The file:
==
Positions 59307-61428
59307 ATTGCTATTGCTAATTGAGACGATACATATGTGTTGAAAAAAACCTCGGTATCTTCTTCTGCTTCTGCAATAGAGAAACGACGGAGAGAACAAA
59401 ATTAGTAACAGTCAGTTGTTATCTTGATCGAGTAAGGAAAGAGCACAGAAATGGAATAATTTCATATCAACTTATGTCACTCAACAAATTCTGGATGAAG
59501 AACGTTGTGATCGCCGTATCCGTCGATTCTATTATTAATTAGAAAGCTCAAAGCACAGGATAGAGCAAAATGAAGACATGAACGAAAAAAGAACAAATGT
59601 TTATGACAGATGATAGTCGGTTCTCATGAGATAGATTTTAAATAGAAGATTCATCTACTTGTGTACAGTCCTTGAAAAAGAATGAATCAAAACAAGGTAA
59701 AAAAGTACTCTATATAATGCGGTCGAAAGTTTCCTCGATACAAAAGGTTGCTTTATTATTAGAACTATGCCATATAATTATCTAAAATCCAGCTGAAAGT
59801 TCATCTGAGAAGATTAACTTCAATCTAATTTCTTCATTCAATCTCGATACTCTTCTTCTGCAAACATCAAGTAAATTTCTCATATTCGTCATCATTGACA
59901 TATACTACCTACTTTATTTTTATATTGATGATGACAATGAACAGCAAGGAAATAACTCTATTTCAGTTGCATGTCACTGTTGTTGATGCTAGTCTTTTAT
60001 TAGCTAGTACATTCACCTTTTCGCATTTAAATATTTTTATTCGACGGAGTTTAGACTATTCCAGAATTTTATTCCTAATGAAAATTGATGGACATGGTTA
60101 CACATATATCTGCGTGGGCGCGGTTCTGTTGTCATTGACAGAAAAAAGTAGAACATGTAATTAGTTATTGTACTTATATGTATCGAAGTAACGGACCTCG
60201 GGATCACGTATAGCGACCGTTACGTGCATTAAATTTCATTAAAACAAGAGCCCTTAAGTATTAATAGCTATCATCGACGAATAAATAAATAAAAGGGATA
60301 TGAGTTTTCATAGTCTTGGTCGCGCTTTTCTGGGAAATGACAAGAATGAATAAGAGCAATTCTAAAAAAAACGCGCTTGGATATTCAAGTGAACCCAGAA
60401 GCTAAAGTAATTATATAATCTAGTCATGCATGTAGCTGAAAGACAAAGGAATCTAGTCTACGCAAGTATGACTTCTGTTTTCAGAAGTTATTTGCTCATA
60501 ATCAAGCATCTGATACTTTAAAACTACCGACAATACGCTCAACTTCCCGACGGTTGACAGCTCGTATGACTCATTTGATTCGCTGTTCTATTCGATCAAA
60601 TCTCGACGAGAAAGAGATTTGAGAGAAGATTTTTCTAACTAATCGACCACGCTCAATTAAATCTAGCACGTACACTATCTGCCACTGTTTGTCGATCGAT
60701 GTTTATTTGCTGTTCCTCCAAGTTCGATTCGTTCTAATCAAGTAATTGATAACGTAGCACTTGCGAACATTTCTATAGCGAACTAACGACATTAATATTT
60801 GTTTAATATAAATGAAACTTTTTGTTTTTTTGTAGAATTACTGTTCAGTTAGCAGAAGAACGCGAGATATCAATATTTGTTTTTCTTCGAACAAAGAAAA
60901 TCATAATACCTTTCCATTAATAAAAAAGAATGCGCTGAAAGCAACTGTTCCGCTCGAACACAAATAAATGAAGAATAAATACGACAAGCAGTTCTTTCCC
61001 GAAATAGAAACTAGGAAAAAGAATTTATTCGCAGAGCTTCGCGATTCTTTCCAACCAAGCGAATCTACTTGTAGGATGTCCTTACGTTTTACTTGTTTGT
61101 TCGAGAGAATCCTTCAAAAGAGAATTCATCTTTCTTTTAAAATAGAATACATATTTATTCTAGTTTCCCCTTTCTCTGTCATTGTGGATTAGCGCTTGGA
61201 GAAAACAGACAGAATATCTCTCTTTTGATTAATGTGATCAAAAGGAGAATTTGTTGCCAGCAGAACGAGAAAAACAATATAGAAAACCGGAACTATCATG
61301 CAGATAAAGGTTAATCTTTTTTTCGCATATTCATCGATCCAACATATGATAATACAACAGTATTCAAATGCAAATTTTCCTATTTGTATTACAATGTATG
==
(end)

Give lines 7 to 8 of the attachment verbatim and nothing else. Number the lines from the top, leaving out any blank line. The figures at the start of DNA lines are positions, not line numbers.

59801 TCATCTGAGAAGATTAACTTCAATCTAATTTCTTCATTCAATCTCGATACTCTTCTTCTGCAAACATCAAGTAAATTTCTCATATTCGTCATCATTGACA
59901 TATACTACCTACTTTATTTTTATATTGATGATGACAATGAACAGCAAGGAAATAACTCTATTTCAGTTGCATGTCACTGTTGTTGATGCTAGTCTTTTAT